Published online Sep 7, 2009. doi: 10.3748/wjg.15.4218
Revised: July 23, 2009
Accepted: July 30, 2009
Published online: September 7, 2009
The current ulcerative colitis (UC) treatment algorithm involves a step-up therapeutic strategy, mainly aiming at inducing and maintaining its clinical remission. Although this therapeutic strategy may seem to be cost-efficient and reduce the risk of side effects, recent trials and case reports have shown that top-down therapy using infliximab induces a rapid clinical response, enhances patient quality of life, promotes mucosal healing, reduces surgeries and indirect cost of treatment for patients with severe UC. Moreover, since long-term treatment with infliximab is safe and well tolerated, early aggressive top-down therapeutic strategy may be a more effective approach, at least in a subgroup of severe extensive UC patients.
- Citation: Cui DJ. Early aggressive therapy for severe extensive ulcerative colitis. World J Gastroenterol 2009; 15(33): 4218-4219
- URL: https://www.wjgnet.com/1007-9327/full/v15/i33/4218.htm
- DOI: https://dx.doi.org/10.3748/wjg.15.4218
Since ulcerative colitis (UC) cannot be cured by medication,therapeutic strategy is very important for patients with UC. The UC treatment algorithm includes a early aggressive or top-down therapeutic strategy and a sequential or step-up regimen. Recently, the emergency of effective biological therapy in the treatment of UC has led to a clinical debate about “top-down vs step-up strategy”which describes two opposite approaches. Since one approach is not suitable for all patients with UC, therapeutic strategy ought to be tailored to the individual patient so as to maximize efficacy while balancing risk.and cost. In this letter the benefits, safety and costs of alternative strategies will be critically appraised.
I read with great interest the case report recently published in the World Journal of Gastroenterology by Cury et al. The authors reported a case in which infliximab was safely and effectively administered to a patient with severe and extensive UC. Upon reading this interesting case report, two questions arose in my mind.
First, the white blood cell (WBC) count of 161 000/mm3 or 161 × 109/L reported in the case, which is markedly elevated because the normal WBC concentration is 4000-10 000/mm3, remains to be elucidated. Although a high WBC count can occur in infections, toxins, acute hemolysis, trauma and malignancies, the leukocytosis described in the case report might be due to leukemoid reaction, leukemia and other myeloproliferative disorders since WBC concentration is over 30 000/mm3. However, the leukocytosis reported in the case report was not permanent and progressive, and infectious precipitants were ruled out. Moreover, since no endoscopic evidence is available to support toxic megacolon, there might be an error in the WBC count or in a leukemoid reaction in the case report, the cause for which is not clear.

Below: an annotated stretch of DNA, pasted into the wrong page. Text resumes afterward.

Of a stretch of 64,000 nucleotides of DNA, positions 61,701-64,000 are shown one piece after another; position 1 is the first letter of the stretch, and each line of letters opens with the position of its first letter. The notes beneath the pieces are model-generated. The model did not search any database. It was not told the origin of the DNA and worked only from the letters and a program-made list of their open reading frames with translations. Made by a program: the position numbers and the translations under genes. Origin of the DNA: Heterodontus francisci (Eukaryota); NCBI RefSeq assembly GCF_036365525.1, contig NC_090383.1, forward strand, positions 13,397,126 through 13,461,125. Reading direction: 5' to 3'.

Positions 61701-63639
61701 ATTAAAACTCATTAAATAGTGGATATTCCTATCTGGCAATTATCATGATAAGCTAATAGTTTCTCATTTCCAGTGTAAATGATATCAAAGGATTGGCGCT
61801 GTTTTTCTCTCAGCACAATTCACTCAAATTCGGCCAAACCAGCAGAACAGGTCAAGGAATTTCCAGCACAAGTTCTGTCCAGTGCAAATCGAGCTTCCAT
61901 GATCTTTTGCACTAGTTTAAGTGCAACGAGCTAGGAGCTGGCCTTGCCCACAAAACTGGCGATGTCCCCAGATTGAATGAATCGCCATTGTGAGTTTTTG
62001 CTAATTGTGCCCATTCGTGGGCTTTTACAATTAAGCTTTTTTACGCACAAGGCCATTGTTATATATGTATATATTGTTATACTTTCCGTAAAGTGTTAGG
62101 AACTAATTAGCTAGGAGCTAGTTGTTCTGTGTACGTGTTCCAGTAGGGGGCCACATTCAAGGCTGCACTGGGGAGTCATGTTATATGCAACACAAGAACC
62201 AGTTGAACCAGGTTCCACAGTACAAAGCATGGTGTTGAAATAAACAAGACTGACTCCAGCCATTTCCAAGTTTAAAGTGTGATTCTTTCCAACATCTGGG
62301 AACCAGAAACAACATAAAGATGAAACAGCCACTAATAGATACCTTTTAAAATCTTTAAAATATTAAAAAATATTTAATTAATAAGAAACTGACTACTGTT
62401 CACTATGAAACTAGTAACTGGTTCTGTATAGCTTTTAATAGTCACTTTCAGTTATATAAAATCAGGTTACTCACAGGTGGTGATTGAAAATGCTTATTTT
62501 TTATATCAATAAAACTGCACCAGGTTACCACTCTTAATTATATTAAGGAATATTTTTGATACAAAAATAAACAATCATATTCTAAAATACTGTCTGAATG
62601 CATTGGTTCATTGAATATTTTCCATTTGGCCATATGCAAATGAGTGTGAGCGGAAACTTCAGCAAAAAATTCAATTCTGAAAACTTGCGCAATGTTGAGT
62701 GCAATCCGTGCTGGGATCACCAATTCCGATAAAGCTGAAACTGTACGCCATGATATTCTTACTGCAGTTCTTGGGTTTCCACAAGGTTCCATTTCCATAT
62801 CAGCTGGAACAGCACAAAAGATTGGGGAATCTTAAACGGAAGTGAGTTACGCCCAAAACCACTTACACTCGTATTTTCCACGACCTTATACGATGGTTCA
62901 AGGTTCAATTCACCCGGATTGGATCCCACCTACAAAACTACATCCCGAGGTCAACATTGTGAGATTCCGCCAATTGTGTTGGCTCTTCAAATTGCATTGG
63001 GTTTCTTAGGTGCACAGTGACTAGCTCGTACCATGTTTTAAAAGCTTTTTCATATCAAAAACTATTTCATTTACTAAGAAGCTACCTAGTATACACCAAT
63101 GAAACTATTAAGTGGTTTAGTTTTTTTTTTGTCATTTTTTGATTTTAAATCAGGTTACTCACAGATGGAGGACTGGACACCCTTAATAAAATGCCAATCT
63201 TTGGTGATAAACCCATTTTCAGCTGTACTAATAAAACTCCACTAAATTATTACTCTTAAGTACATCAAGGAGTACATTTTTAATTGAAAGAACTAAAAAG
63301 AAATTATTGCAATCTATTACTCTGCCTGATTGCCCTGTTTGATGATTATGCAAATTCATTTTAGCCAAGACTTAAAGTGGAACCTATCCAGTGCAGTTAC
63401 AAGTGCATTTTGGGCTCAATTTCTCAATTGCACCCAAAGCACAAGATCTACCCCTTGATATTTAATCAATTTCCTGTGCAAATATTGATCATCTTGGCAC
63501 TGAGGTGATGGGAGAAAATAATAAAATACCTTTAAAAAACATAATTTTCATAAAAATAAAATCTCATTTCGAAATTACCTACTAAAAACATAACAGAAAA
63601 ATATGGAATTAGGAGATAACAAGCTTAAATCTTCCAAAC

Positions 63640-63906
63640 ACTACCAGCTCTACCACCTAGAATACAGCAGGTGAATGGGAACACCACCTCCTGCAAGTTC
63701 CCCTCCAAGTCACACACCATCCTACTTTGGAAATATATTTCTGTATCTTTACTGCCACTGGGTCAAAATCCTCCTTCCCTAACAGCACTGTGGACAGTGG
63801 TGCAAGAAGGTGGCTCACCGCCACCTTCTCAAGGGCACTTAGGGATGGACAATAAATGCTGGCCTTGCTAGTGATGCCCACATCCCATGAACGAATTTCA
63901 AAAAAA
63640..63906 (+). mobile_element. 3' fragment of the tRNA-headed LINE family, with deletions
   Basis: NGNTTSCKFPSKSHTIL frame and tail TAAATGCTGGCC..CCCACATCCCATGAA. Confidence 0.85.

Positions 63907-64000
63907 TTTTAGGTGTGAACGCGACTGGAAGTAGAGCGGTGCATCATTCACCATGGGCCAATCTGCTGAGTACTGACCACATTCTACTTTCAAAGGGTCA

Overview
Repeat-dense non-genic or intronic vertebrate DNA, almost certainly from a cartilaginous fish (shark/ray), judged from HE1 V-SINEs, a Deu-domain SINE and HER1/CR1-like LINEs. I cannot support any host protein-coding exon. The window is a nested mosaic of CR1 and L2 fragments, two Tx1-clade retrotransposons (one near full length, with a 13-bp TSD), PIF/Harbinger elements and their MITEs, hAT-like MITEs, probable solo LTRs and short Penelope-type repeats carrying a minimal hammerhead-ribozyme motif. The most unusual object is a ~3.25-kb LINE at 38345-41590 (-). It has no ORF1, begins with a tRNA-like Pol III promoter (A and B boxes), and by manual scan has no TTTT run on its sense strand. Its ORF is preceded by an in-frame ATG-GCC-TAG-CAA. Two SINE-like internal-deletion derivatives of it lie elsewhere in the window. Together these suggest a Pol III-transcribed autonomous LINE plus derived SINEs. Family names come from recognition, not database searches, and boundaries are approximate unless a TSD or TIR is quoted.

Second, whether top-down therapeutic strategy should be implemented in patients with severe and extensive UC which extends beyond the splenic flexure but not to the cecum. In a recently published consensus, a sequential or step-up therapy, mainly aiming at inducing and maintaining its clinical remission, has been advocated for patients with severe extensive UC which is best defined by Truelove and Witts criteria. The step-up therapeutic strategy may seem to be cost-efficient for the vast majority of UC patients and reduce the risk of side effects. However, this sequential strategy did not induce mucosal healing and could not achieve the best attainable quality of life until infliximab was administered to the reported patient. In addition, early aggressive therapy with infliximab and azathioprine may reduce the indirect cost of treatment for patients. More recent studies have shown that top-down therapy using infliximab induces a rapid clinical response, has a steroid-sparing effect, enhances patient quality of life, promotes mucosal healing, and reduces hospital stay time and surgeries[3-6]. The reasons why the step-up strategy is advantageous over the top-down are concerned with its side effects and costs of biological agents. However, it was reported that long-term treatment with infliximab is safe and well tolerated and not associated with excess mortality or malignancies[5,7]. Moreover, an 8-wk maintenance treatment schedule with infliximab appears to be a cost-effective treatment option for adult patients suffering from moderate to severe UC. Therefore, the top-down approach is appealing and can result in a modification in the natural course of UC, at least in a subgroup of patients with severe and extensive UC.
Since the top down approach is not suitable for all patients with UC, the future challenge is to identify a subgroup of patients who will develop complicated diseases or are therapy refractory at a later time point and for whom infliximab treatment in the early phase may change the natural history of UC.
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